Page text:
Tweeden said she pushed Franken away and chastised him. Nobody saw what happened and she did not want to cause concern during a show for troops in a war zone, which is why she didn't tell anyone, she said.
During the rest of the tour, Tweeden said Franken insulted her. She also released a photo of Franken groping her while she was asleep.
"You knew exactly what you were doing," Tweeden wrote, addressing Franken. "You forcibly kissed me without my consent, grabbed my breasts while I was sleeping and had someone take a photo of you doing it, knowing I would see it later, and be ashamed."
Franken apologized and Tweeden said she accepted.
"The apology, sure I accept it, yes. People make mistakes and of course he knew he made a mistake," Tweeden said, according to The Hill. "So yes I do accept that apology. There's no reason why I shouldn't accept his apology."
O'Neill said his original defense of Franken wasn't about the interaction between Franken and Tweeden. He said he was referring to the "feeding frenzy" in the press and on social media, attacking Franken. Many have called for Franken to step down.
"What I'm saying is when it does come out, no matter how many years, when the person involved apologizes - therefore accepting the wrongfulness of their act - and the person who is the victim accepts their apology, there is a pattern in America where people say that's not good enough and I'm saying that is good enough," O'Neill said.
O'Neill said he wasn't sure if a forceful kiss during a comedy sketch amounted to a legal definition of assault.
"Honestly, I think if somebody is forcefully kissed and didn't want to kiss, she should poke him in the eye right on the spot," O'Neill said.
O'Neill also criticized politicians who said they would give their donations from Franken to charity. Among those is U.S. Sen. Sherrod Brown, a Democrat from Ohio.
O'Neill said if politicians don't want Franken's money, they should give it back to Franken instead of donating it to charity.
O'Neill said those in the state who have said they'll do the same with his donations, such as fellow Democratic gubernatorial nominee Connie Pillich, should return the money to him as well.
"I didn't send her a contribution to give to a charity of her choice," he said. "I sent her a contribution to help her win."
O'Neill said he gave Pillich money after he entered the race because while he thinks he is the only Democratic candidate who can win the governor's seat, he still supports Pillich.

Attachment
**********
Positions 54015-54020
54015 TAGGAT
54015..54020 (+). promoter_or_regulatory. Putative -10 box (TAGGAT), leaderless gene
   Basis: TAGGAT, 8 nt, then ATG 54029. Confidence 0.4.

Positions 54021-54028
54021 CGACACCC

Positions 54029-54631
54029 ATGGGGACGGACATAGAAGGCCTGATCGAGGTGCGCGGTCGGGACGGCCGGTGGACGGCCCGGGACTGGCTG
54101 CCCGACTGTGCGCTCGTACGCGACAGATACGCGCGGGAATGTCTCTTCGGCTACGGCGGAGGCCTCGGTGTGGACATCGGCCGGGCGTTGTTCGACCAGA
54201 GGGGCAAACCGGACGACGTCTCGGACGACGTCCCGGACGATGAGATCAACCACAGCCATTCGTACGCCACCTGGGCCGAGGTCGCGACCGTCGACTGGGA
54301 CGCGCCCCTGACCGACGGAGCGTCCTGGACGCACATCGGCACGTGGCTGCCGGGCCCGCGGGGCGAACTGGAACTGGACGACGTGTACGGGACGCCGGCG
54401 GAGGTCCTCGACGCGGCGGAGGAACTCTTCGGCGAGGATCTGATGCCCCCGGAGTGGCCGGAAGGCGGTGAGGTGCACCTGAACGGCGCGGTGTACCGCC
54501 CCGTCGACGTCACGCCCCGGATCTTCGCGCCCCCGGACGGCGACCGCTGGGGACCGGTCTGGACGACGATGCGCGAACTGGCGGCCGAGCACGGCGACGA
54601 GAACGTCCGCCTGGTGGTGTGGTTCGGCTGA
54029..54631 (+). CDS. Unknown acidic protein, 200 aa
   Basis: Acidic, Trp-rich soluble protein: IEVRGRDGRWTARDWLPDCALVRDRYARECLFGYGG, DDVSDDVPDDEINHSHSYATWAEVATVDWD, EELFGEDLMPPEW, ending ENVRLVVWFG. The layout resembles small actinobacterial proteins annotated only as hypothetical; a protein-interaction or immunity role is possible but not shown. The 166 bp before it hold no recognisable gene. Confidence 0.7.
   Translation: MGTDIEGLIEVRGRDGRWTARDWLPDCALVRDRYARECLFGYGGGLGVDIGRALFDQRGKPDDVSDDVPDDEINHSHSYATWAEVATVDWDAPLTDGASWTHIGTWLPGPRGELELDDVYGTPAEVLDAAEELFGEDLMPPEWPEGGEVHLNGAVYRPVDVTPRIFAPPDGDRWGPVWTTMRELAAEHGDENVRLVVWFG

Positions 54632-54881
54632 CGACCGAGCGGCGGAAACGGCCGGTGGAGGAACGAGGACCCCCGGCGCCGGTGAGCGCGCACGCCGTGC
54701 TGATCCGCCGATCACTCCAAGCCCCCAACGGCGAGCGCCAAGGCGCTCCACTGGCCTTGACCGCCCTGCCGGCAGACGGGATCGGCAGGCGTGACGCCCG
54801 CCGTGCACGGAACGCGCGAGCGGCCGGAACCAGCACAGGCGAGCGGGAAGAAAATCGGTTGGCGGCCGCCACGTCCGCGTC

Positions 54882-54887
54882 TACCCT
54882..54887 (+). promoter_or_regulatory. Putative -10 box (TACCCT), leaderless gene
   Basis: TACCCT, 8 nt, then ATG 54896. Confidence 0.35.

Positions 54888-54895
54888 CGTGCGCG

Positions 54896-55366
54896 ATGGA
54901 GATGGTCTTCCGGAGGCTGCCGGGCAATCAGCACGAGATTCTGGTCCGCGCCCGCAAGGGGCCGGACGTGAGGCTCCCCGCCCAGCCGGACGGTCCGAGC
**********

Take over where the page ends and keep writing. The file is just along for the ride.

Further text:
O'Neill also addressed his defense of Moore, the Alabama Republican running for Senate. Over the last few weeks, young women have accused Moore in media reports of sexually harassing them, including a 14-year-old who said he fondled her genitals through her underwear.
O'Neill, who said the media was about to affect the outcome of a U.S. Senate race, said he was not trying to defend Moore, but still thought he had a right to due process.
Despite the backlash he's received, O'Neill said he is the only Democratic candidate who could win the race to replace term-limited Ohio Republican Gov. John Kasich - save for Consumer Financial Protection Bureau Director Richard Cordray, who is expected to announce his candidacy later this month.
O'Neill said he will drop out of the race when Cordray enters.
However, he will not step down from the bench, as many said he should do.
"That's not going to happen," O'Neill said.
He said he expected some pushback from his colleagues when he returns to the court on Tuesday.
"I'm sure there will be a slap when I get there on Tuesday, but we'll get back to work after," O'Neill said.
Ohio Supreme Court chief justice condemns Bill O'Neill's Facebook post on sexual escapades
O'Neill is sometimes the focus of news stories on his social media personality. In the past, O'Neill, who is a veteran, has defended Republican President Donald Trump's chief of staff Gen. John Kelly's condemnation of a Democratic congresswoman and criticized the Cleveland Browns for protesting police violence against black people by kneeling during the national anthem.
His Friday comments are by far the most widespread, making national news. But O'Neill said the controversy over his Facebook post would not be a defining feature of his career, which he added isn't over yet.
"The truth is I cost myself three days," he said. "Foolishly."...Read more